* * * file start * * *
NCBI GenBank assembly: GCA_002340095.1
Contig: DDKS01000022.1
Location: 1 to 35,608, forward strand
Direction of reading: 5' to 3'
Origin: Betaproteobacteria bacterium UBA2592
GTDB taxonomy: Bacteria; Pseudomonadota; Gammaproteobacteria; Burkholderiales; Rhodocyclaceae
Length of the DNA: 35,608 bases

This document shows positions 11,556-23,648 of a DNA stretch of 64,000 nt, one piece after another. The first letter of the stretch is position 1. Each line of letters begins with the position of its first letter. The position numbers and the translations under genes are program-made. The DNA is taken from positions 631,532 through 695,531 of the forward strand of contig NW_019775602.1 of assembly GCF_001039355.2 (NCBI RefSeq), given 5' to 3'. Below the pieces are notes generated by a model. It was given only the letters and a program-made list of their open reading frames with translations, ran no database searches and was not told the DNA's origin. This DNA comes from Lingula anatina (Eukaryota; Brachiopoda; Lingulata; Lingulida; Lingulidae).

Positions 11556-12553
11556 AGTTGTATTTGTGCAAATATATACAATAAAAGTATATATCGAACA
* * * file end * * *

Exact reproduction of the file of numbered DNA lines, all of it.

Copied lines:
NCBI GenBank assembly: GCA_002340095.1
Contig: DDKS01000022.1
Location: 1 to 35,608, forward strand
Direction of reading: 5' to 3'
Origin: Betaproteobacteria bacterium UBA2592
GTDB taxonomy: Bacteria; Pseudomonadota; Gammaproteobacteria; Burkholderiales; Rhodocyclaceae
Length of the DNA: 35,608 bases

This document shows positions 11,556-23,648 of a DNA stretch of 64,000 nt, one piece after another. The first letter of the stretch is position 1. Each line of letters begins with the position of its first letter. The position numbers and the translations under genes are program-made. The DNA is taken from positions 631,532 through 695,531 of the forward strand of contig NW_019775602.1 of assembly GCF_001039355.2 (NCBI RefSeq), given 5' to 3'. Below the pieces are notes generated by a model. It was given only the letters and a program-made list of their open reading frames with translations, ran no database searches and was not told the DNA's origin. This DNA comes from Lingula anatina (Eukaryota; Brachiopoda; Lingulata; Lingulida; Lingulidae).

Positions 11556-12553
11556 AGTTGTATTTGTGCAAATATATACAATAAAAGTATATATCGAACA